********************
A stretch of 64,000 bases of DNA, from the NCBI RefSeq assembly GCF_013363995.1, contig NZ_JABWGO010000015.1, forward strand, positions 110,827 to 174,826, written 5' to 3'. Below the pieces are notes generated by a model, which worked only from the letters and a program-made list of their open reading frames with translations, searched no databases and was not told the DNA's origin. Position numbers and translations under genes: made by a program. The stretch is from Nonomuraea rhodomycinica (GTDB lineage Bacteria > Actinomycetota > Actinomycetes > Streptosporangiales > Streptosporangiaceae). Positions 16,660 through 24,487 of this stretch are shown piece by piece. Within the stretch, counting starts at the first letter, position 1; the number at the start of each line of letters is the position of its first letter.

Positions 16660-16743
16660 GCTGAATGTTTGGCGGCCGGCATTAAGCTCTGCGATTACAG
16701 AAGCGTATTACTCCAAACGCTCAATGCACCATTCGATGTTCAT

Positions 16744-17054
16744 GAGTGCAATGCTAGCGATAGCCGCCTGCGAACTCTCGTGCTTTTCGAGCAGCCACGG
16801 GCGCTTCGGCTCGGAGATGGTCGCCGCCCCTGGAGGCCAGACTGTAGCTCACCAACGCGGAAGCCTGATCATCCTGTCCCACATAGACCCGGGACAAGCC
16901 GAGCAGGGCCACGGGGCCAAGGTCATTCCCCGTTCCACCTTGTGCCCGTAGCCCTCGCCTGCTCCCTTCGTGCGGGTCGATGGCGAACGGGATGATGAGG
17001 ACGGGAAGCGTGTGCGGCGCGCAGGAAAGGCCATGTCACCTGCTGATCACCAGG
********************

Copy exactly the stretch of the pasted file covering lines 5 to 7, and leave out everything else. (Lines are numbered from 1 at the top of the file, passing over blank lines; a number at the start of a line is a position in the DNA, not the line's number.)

Positions 16744-17054
16744 GAGTGCAATGCTAGCGATAGCCGCCTGCGAACTCTCGTGCTTTTCGAGCAGCCACGG
16801 GCGCTTCGGCTCGGAGATGGTCGCCGCCCCTGGAGGCCAGACTGTAGCTCACCAACGCGGAAGCCTGATCATCCTGTCCCACATAGACCCGGGACAAGCC